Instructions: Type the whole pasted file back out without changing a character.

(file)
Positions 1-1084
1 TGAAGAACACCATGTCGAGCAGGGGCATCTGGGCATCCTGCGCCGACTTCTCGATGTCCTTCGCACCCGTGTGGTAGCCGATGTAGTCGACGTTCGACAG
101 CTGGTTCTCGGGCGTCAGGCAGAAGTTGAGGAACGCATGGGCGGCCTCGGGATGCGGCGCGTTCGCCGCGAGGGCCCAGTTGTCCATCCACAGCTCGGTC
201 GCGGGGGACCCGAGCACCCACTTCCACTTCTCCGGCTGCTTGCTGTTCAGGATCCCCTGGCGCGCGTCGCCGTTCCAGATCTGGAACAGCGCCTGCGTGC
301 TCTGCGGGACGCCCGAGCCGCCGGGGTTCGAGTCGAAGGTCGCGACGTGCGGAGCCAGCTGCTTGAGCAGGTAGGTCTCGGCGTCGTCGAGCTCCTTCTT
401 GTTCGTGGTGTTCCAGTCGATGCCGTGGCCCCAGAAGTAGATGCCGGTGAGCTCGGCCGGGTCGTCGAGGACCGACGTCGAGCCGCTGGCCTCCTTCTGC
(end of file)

Positions 1-1084
1 TGAAGAACACCATGTCGAGCAGGGGCATCTGGGCATCCTGCGCCGACTTCTCGATGTCCTTCGCACCCGTGTGGTAGCCGATGTAGTCGACGTTCGACAG
101 CTGGTTCTCGGGCGTCAGGCAGAAGTTGAGGAACGCATGGGCGGCCTCGGGATGCGGCGCGTTCGCCGCGAGGGCCCAGTTGTCCATCCACAGCTCGGTC
201 GCGGGGGACCCGAGCACCCACTTCCACTTCTCCGGCTGCTTGCTGTTCAGGATCCCCTGGCGCGCGTCGCCGTTCCAGATCTGGAACAGCGCCTGCGTGC
301 TCTGCGGGACGCCCGAGCCGCCGGGGTTCGAGTCGAAGGTCGCGACGTGCGGAGCCAGCTGCTTGAGCAGGTAGGTCTCGGCGTCGTCGAGCTCCTTCTT
401 GTTCGTGGTGTTCCAGTCGATGCCGTGGCCCCAGAAGTAGATGCCGGTGAGCTCGGCCGGGTCGTCGAGGACCGACGTCGAGCCGCTGGCCTCCTTCTGC